Activation Blizzard Inc. (ATVI) reports Q2 2021 earnings after Tuesday’s closing bell, with analysts expecting a profit of $0.75 per-share on $1.88 billion in revenue. If met, earnings-per-share (EPS) will mark no improvement over identical results in the same quarter last year, when gamers were emerging from lockdowns. The stock bounced off a multi-month low in May after a mixed Q1 report but the uptick failed, with downside since that time reaching the lowest low since December 2020.
Toxic Workplace Allegations
June 2021 video gaming spending rose just 5% year-over-year, failing to overcome tough comparisons after last year’s pandemic sales windfall. Social distancing and the run-up into new console releases by Sony Group Corp. (SONY) and Microsoft Corp. (MSFT) generated the most industry excitement in ages, translating into higher stock prices and extremely overbought technical readings that are partially responsible for year-to-date losses in top sector plays.
Activision is also dealing with fallout from sexual harassment allegations at Blizzard’s “World of Warcraft”, one of the hottest titles of the 21st century. That game no longer tops the sales charts but the toxic culture being exposed by unit employees could damage the corporate brand, which includes many titles directed at female players. California just filed suit, citing a culture of “constant sexual harassment”, so this story is likely to attract attention and potential disgust into 2022.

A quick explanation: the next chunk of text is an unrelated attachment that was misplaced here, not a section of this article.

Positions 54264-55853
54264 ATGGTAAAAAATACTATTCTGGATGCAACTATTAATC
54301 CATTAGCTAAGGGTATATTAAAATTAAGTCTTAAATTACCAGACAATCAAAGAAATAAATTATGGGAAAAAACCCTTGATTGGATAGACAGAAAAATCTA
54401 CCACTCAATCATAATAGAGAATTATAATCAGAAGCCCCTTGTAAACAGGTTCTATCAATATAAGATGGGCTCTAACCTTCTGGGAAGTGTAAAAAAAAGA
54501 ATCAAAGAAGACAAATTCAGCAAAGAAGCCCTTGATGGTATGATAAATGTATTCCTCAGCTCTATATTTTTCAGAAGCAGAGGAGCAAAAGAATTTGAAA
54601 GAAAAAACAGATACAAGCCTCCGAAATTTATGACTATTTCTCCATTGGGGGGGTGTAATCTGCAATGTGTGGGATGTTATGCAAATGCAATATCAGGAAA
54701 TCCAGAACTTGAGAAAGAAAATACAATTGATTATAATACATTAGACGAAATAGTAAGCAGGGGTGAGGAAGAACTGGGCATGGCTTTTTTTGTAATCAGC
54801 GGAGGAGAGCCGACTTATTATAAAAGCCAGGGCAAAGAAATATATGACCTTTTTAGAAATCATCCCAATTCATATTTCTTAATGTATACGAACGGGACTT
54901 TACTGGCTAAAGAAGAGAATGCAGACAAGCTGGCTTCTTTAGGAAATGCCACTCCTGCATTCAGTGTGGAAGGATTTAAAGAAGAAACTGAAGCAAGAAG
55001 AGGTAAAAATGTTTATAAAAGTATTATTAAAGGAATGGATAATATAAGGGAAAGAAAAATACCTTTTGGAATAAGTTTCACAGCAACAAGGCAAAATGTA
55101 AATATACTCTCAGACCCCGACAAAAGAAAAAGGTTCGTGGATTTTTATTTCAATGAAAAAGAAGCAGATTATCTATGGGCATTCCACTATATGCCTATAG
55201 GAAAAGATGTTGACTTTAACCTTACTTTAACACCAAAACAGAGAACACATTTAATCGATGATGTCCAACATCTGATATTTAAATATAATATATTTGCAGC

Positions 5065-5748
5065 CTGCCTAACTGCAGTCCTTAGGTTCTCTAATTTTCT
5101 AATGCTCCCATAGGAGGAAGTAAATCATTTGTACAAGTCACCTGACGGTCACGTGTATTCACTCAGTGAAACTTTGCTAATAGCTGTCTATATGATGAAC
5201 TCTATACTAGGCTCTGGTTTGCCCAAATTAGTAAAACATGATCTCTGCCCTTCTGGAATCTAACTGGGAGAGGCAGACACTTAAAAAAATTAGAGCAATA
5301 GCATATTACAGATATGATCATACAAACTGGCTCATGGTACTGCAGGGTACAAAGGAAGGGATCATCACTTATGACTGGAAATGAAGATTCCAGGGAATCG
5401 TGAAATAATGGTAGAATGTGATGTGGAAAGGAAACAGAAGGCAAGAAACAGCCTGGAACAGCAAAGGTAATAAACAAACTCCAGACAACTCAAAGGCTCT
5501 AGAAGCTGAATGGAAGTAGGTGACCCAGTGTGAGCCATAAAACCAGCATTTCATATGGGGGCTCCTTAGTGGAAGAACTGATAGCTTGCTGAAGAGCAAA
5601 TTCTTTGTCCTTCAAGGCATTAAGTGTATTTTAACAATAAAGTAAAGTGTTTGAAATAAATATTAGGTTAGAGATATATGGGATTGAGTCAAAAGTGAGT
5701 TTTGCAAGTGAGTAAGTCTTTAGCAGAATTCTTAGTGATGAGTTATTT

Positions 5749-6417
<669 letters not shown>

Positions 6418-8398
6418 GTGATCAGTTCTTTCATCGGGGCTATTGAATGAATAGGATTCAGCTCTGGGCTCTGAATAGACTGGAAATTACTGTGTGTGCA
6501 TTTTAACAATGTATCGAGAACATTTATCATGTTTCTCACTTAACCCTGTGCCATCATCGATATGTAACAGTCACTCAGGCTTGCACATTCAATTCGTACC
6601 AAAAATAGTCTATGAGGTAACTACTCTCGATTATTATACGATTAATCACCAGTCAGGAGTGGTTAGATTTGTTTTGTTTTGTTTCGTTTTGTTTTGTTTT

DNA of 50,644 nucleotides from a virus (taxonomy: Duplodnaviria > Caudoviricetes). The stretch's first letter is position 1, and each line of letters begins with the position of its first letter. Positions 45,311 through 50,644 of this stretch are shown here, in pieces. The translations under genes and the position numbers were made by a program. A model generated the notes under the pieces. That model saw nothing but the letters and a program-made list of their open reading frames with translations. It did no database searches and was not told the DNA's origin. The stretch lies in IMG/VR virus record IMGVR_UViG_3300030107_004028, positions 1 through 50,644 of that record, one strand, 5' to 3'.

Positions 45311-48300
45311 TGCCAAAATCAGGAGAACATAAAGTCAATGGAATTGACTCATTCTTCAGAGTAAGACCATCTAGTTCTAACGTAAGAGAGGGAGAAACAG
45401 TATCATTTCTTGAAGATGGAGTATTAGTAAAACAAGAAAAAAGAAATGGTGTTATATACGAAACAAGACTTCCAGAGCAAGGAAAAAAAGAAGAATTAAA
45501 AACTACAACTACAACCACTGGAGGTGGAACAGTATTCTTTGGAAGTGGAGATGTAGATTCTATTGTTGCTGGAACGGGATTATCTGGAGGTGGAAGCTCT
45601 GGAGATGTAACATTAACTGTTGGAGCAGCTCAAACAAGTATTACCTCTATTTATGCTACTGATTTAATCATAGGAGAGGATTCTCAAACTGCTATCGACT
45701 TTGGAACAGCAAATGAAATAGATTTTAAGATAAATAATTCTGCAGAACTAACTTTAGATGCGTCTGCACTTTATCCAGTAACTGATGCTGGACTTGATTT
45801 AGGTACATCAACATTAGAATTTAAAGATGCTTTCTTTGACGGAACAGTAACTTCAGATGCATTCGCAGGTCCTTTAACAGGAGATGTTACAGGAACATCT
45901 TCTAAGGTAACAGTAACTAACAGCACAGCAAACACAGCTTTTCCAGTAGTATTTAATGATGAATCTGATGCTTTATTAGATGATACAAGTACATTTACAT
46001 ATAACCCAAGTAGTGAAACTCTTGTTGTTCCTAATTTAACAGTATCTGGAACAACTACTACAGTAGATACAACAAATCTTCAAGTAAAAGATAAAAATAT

Wall Street and Technical Outlook
Wall Street consensus remains overly bullish, with a ‘Buy’ rating based upon 24 ‘Buy’, 5 ‘Overweight’, and 3 ‘Hold’ recommendations. Price targets currently range from a low of $100 to a Street-high $145 while the stock is set to open Tuesday’s session more than $18 below the low target. This dismal placement highlights Main Street skepticism after 2020’s 56% return. In addition, analysts have been as quiet as church mice since the scandal broke, most likely because they have no clue how it will impact sales.
Activision topped out at 84.68 in October 2018 and got cut in half in the next four months. A slow but steady uptick reached the prior high in August 2020, yielding a pullback, followed by a December cup and handle breakout that posted an all-time high at 104.53 in February 2021. The subsequent decline completed a descending triangle breakdown after the sexual harassment news, also failing the breakout. None of this bodes well for the stock in coming months.
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Disclosure: the author held no positions in aforementioned securities at the time of publication.